Reflection for the 23rd Sunday in Ordinary Time (Year A)

                                                Rev. Fr. Boniface Nkem Anusiem Ph.D.

Mike and Patricia lived in the same area as kids, studied in the same school and class, and attended the same Church. Above all, their families were so friendly and close that people thought they were blood relations.

Mike and Patricia were always together as each was an only child of their respective parents, and the parents made sure they paired them all through their time in school, even up to college.

At the end of their college, they got into different careers. Later, Patricia met a handsome and smart guy and became friends with him. He even proposed to her, and she accepted. When Patricia shared the good news with Mike, he was broken and sad.

Patricia was surprised and asked why he was not happy for her, and he said, “I thought we would end up together; we have been friends all our lives!” Paricia responded, “I thought as much, too, but you didn’t say a word, and I concluded that you weren’t interested. Next time, say what is on your mind.”

In life, if you don’t say it, you may not have it. What you don’t say when you should say it could frustrate you!

In the First Reading today (Ezekiel 33:7-9), the word of God challenged the prophet to communicate God’s warning to the erring people. Speaking the word of God to the wicked is to dissuade them from wickedness and free the prophet from taking responsibility for their evils.

On the contrary, if the prophet refused to warn the wicked, he would be responsible for their destruction. St. Paul was responding to this scripture when he said: “For when I preach the gospel, I cannot boast, since I am compelled to preach. Woe to me if I do not preach the gospel (1 Cor. 9:16).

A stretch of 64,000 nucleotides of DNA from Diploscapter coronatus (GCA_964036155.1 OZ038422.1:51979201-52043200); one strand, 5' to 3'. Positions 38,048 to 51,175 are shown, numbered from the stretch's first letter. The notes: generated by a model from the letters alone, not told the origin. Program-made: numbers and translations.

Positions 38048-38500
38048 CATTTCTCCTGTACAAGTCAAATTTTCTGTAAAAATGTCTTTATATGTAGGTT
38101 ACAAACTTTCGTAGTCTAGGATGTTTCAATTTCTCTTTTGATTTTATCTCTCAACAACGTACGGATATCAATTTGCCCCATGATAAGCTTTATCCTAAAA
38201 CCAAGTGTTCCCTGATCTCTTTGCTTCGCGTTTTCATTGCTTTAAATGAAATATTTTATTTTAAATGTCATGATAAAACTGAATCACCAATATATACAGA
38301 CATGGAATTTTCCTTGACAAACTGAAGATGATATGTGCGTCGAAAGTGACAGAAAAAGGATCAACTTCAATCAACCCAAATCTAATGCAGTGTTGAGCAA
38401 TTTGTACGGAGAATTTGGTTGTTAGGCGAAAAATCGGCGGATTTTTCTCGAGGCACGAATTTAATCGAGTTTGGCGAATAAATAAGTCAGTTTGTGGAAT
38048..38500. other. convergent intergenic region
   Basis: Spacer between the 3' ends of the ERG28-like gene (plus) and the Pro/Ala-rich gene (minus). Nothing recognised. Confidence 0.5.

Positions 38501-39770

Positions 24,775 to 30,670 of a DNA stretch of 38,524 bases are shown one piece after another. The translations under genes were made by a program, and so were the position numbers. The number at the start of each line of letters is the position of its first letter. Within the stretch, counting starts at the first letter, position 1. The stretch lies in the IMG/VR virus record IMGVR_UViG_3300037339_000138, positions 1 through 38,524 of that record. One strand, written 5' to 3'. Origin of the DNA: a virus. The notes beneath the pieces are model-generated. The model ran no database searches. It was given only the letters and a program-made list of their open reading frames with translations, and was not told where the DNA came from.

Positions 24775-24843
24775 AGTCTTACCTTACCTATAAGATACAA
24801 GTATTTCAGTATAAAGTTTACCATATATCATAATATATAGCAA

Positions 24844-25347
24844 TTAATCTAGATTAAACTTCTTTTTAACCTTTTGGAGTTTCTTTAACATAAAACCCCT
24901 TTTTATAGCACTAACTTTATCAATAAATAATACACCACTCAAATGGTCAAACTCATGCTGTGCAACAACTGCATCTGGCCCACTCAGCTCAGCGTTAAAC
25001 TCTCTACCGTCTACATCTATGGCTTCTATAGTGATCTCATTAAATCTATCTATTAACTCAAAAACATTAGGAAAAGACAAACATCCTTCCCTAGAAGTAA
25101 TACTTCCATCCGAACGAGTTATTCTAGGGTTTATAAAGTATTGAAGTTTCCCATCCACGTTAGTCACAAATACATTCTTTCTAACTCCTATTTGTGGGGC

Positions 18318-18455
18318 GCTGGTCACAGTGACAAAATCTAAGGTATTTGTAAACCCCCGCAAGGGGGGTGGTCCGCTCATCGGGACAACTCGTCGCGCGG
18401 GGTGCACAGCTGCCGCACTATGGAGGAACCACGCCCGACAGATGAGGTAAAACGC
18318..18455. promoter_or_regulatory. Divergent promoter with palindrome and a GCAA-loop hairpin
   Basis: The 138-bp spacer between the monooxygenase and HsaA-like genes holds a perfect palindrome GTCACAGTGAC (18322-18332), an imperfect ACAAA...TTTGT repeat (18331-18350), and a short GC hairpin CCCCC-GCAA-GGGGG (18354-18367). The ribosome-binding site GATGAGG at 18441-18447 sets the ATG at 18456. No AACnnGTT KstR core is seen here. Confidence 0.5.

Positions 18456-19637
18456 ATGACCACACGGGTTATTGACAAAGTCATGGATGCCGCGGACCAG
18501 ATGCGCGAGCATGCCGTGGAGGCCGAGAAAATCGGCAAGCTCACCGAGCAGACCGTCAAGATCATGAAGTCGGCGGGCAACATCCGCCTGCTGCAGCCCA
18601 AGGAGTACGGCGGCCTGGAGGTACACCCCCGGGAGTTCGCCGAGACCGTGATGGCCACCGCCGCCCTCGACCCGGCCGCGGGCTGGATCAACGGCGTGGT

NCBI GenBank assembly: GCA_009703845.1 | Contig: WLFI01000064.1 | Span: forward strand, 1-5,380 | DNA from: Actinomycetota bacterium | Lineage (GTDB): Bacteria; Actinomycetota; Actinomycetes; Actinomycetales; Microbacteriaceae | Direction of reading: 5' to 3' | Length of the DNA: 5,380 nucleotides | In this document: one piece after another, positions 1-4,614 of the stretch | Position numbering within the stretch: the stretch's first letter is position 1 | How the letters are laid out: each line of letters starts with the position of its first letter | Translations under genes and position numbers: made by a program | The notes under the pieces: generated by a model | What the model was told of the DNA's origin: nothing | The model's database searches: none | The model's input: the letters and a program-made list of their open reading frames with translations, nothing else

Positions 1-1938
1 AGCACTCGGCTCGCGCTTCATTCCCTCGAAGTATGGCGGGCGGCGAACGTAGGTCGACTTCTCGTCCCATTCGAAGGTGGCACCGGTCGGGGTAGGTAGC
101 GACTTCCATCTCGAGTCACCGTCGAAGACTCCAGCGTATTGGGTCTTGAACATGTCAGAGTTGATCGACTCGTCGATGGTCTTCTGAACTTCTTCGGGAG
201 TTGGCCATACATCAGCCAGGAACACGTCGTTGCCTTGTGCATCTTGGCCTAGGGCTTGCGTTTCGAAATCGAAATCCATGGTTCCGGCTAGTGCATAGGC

Evil in its various shapes and sizes has been able to thrive in our society today because those who are supposed to speak are not or are being politically correct about an issue that should be dealt with forthrightly. We see this situation prevailing everywhere, even in the Church.

One destructive thing about evil is that it has a geometric growth tendency when it is not checked. Most evil practices have found relevant and legal positions in our society today because people refused to speak out, including parents, teachers, government, and church leaders. Our laxity over evil has been the reason they keep spreading like wildfire.

Communicating Love

In the Second Reading (Romans 13:8-10), St. Paul tells his audience to owe nothing to anyone except to love one another. In other words, St. Paul was saying that loving one another is not a choice but a grave obligation.

In fact, we cannot do without love because the fulfillment of the law is tied to it. Recall that Jesus captured love as the greatest commandment when he said, “You shall love the Lord your God with all your heart, and with all your soul, and with all your mind.’ You shall love your neighbor as yourself.” (Matt. 22:37 & 39).

We live in a world where many things are misunderstood and misapplied, and love is one of them. An average person would likely define love as feeling good or excited towards somebody or something; love is beyond that. So, the question we need to answer is, “How do we accurately communicate love?’